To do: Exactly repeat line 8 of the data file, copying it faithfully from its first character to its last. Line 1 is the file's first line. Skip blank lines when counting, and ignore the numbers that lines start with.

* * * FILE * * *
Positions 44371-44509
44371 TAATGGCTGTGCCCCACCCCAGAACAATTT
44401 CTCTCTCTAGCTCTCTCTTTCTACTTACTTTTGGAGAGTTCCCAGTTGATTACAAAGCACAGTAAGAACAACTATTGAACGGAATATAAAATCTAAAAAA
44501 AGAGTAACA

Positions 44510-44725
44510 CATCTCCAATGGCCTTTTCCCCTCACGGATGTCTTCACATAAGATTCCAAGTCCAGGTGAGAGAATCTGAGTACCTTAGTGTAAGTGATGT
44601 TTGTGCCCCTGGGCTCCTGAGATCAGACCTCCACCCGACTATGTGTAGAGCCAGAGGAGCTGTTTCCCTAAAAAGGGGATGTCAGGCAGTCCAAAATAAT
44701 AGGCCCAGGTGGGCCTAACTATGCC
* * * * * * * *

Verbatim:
44701 AGGCCCAGGTGGGCCTAACTATGCC